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Apply a coat of primer and let it dry. Then apply a white base coat. Sand it lightly once the paint has dried. Remove the dust with a damp rag between layers.
For our table, we used four marble-like shades of paint. In separate containers, mix one part of each different color with one part water and one part latex glaze (each should be the consistency of heavy cream). Squiggle two of the paint color (we started off with the Jackson Tan and Valley Forge Brown) mixtures onto a small area, and then use parchment technique to soften them.
Next to the parchment area, add a vein for a realistic marble look by pulling the the two other paint color mixtures (we used Coyote Trail and Hasbrouck Brown) into a natural flowing line with a dry brush or cheesecloth. The marble won't look realistic if you see brush marks, so crosshatch over them with a dry brush so they're almost imperceptible.
To create depth in the marble, slowly dab a damp sea sponge over the parchment area to reactivate it, and then lightly crosshatch over the areas with a dry brush.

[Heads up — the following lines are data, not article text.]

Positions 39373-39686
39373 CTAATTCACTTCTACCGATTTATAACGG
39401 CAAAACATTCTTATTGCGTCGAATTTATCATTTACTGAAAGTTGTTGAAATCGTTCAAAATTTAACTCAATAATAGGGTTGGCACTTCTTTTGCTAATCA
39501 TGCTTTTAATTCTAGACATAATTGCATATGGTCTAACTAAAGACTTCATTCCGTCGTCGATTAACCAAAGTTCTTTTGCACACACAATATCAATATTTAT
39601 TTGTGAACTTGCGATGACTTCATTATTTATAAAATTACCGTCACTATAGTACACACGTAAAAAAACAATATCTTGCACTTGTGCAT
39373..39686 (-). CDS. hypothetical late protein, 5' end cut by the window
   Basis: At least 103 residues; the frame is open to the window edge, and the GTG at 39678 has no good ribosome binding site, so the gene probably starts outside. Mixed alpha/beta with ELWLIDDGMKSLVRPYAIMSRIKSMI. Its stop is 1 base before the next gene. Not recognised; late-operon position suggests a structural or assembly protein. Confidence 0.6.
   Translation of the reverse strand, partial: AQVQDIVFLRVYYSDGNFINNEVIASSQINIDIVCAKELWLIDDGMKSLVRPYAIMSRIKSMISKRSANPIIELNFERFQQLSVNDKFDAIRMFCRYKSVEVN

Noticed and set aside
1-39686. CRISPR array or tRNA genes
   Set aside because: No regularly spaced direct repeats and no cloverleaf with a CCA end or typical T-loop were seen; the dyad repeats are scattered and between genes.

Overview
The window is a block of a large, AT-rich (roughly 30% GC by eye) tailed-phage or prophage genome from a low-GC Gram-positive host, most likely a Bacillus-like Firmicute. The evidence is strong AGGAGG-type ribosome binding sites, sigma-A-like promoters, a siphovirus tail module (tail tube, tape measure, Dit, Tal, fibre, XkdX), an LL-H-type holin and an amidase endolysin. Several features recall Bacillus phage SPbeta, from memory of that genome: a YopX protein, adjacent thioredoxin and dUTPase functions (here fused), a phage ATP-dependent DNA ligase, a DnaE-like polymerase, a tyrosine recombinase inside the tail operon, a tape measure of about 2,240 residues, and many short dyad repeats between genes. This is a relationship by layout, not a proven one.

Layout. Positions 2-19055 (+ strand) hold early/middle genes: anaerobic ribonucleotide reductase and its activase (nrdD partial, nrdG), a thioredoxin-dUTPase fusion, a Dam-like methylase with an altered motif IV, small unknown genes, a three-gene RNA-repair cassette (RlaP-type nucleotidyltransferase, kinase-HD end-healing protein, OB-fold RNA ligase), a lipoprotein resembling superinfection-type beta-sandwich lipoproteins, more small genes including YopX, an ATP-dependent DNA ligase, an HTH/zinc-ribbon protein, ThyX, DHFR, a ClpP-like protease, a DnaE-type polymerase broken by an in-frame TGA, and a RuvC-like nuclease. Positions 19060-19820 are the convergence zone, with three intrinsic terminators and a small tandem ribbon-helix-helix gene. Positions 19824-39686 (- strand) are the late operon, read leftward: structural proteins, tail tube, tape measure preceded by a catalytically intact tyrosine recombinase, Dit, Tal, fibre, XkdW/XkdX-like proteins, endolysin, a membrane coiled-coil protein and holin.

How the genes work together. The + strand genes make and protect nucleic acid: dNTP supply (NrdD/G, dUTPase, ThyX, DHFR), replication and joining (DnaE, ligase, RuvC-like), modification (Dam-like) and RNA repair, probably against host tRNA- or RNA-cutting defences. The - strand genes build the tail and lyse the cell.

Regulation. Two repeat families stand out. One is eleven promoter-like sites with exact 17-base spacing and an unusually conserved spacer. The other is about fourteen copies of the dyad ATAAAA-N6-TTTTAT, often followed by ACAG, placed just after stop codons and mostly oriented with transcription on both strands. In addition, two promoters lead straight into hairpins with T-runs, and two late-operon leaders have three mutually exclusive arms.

Repeat these two techniques (parchment and veining) until the entire piece is covered. Avoid overworking areas as they'll lack the clarity and luster of real marble.
To create more veins, twirl and drag an artist brush with white paint across an area. If the vein is too thick, use a dry brush to gently spread the paint.
Add more texture by applying paint directly to the sea sponge. Dab it where desired onto the piece, and then soften it with a dry brush as above.
Once satisfied with the finish, add varnish with a foam roller as directed for a durable finish.
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